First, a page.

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Eat and Drink

17 cheap thrills in restaurant and bars, oysters to air hockey

Our picks for the thrifty at heart.

During Crave Fishbar's oyster happy hour, bivalves are

During Crave Fishbar's oyster happy hour, bivalves are only $1 each. Photo Credit: Jeff Bachner

New York City is, notoriously, one of the most expensive cities in the country. From sky-high rents to ever-rising transit costs to $20-plus cocktails to spendy boutique studios, you can feel the pinch at nearly every aspect of city living.

But it's not all wallet-draining; throughout the five boroughs, you can find plenty of cheap thrills — that don't skimp on quality — that make living here a daily adventure.

Here's a look at our top picks in food and drink for the thrifty at heart, as selected by: features editor (and cheese lover) Meredith Deliso, associate editor (and cheap eats enthusiast) Sarina Trangle, reporter (and happy vegan) Alison Fox, frequent food contributor Melissa Kravitz and culture writer Jordan Hoffman.

And, for more cheap thrills, check out our 16 picks for outdoor adventures as well as 17 ways to get cultured.

Oyster happy hours

A single oyster can easily run you $3 or $4 a pop, which quickly adds up when you are ordering a dozen or more. But enter the oyster happy hour. Time it right and you can slurp up bivalves at just a $1 each. Need some direction? You can find a daily deal at both Crave Fishbar’s midtown and Upper West Side locations. (MD) 

Dumpling crawl through Flushing

Rent week doesn’t have to mean instant ramen or leftover pizza when you have a MetroCard and a few bucks in your pocket. Taking the 7 train to the last stop, Flushing-Main Street lands you in Chinatown, where half a dozen dumplings cost only a few bucks. Some of the best are found at White Bear, where succulent pork wontons are coated in chili oil; soup dumpling destination Nan Xiang Xiao Long Bao; and Tian Jin Dumpling House, where you can dictate your desired dumpling filling to your particular taste. (MK)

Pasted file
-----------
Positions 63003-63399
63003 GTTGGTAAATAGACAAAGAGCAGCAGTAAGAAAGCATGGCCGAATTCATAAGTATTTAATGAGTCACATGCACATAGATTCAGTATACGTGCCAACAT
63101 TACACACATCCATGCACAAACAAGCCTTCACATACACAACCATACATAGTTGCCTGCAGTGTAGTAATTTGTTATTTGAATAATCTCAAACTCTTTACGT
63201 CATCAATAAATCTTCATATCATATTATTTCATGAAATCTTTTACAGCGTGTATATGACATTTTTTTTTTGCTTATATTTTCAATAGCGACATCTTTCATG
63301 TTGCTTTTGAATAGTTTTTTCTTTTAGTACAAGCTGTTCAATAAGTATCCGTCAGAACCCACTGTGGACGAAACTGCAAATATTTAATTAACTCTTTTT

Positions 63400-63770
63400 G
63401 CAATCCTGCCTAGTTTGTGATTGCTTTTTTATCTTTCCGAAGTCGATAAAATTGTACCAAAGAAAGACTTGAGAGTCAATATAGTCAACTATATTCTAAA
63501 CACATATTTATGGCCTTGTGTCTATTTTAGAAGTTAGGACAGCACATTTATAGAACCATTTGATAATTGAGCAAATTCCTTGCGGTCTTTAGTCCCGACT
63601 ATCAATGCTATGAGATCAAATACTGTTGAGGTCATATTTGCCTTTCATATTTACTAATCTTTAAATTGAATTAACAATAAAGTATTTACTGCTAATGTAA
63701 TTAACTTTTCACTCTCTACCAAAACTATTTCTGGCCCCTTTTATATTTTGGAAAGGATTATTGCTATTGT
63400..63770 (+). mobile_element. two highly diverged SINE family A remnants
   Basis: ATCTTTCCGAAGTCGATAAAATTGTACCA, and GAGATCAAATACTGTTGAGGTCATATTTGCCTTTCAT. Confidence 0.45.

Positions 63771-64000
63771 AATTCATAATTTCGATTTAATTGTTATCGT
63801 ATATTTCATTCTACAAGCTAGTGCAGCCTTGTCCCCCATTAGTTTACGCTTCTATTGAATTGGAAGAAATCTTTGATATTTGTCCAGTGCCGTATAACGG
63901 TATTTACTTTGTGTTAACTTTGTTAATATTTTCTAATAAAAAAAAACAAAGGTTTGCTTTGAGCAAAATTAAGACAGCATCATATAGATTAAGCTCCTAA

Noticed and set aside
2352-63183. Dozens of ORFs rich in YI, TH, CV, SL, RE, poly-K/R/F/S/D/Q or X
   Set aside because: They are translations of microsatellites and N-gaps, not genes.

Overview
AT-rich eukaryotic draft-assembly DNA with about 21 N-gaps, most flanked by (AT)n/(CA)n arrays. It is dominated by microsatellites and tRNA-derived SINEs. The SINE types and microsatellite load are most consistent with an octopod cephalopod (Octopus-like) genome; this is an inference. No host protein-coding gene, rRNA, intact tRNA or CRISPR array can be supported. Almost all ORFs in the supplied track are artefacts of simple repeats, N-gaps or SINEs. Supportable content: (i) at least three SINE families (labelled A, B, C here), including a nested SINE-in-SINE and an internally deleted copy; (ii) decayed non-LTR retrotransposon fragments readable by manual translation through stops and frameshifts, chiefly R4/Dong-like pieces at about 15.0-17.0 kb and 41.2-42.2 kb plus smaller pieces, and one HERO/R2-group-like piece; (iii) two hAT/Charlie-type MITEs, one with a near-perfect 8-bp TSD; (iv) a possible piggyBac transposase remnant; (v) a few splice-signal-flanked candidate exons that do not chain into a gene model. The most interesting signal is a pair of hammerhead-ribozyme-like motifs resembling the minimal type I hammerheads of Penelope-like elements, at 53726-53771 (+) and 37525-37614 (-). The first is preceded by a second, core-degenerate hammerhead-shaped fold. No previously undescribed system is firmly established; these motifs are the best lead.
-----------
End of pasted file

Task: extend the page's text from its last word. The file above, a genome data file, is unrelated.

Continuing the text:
The dollar slice

Amid the growing crop of sit-down pizzerias and fast-casual options, you can still seek a quick, convenient and delicious meal on the go at the city’s dollar slice joints. They may not be as ubiquitous as they once were, but at chains like 2 Bros and 99¢ Fresh Pizza, you can always find crowds chowing down on the iconic city food. (MD)

Global eats at the Queens Night Market

Bring a buddy or two and feast on specialties that hail from dozens of different countries at this seasonal food festival in Flushing Meadows-Corona Park. Most dishes won’t cost more than $5 or $6, so you can get pretty far — and full! — with a few bills by strategically sharing. You can even go back for seconds of your favorites. (MD)

Fast-casual noodles at Pasta Flyer

Shelling out $164 for a five-course prix-fixe menu at Del Posto may not be in the cards, but how about high-quality pasta at under $10? At former Del Posto executive chef Mark Ladner and partner Nastassia Lopez’s counter-service pasta spot on Sixth Avenue, find quick-cooking imported Italian pasta with homemade, hyper-flavorful sauces. (MK)

Oversized cookies at Chip

Levain Bakery may always reign supreme on the Upper West Side, but the joy of oversized cookies spread east of Central Park last year when Chip opened in Astoria to predictably long lines and sold-out daily flavors (subsequent locations have followed in the Gansevoort Market and again in Astoria). The baseball-sized, gooey-centered cookies ($3.50) are served warm in flavors like chocolate chip walnut, blueberry cheesecake and oatmeal apple pie. Buy five and you get one on the house. (MK)

Haggling at the city’s farmers’ markets

Eating farm-to-table doesn’t have to be overpriced in the city — especially if you are cooking yourself. Perusing NYC’s green markets just before closing may limit your selection, but boost your potential for deals and bulk bargains — no vendor wants to bring back unsold produce or baked goods. (MK)

Japanese treats at Panya Bakery